Deposit return schemes (DRSs) for drinks cans and bottles are a “very expensive” way of achieving “very little”, according to the Institute of Economic Affairs (IEA) think tank.
The IEA report finds that a DRS will cost almost £1bn to set up and £184m a year to run, and is likely to collect only an extra 10-15% of recyclables more, worth just £37m.
While it is better to recover and recycle waste than send it to landfill, the report argues that the cost is “excessive”, and “a relatively small proportion of cans and bottles should not be recovered at any cost”.
The report argued that the Government’s impact assessment of such a scheme put an “unfeasibly high value” on the “intangible benefits of a modest reduction in littering” while ignoring the significant costs to consumers of collecting and returning their containers.
Author and IEA head of lifestyle economics Chris Snowdon said: “It is a loss-making enterprise which consumers will ultimately pay for. Everybody is going to have to start traipsing off to collection points with bottles and cans which would otherwise be recovered with a minimum of hassle through kerbside collection.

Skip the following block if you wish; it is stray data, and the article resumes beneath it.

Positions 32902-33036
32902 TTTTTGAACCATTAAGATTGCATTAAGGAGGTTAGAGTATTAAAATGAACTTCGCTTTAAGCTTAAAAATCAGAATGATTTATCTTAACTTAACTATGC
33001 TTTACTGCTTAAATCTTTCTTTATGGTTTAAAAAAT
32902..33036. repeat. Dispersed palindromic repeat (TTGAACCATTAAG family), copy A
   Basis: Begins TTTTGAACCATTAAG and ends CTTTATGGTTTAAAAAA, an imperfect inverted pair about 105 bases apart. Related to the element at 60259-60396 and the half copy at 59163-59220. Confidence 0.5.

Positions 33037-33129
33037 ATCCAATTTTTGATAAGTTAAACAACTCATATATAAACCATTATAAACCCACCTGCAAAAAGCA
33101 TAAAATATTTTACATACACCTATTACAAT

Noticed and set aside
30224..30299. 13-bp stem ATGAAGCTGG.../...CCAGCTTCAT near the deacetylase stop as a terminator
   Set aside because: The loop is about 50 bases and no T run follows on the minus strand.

“To make the scheme appear worthwhile, the Government has put an unfeasibly large figure on the value of a modest reduction in littering while totally ignoring the unpaid labour that will be expected of every household.
“Increasing recycling rates is a noble aim but it should not be done at any cost.”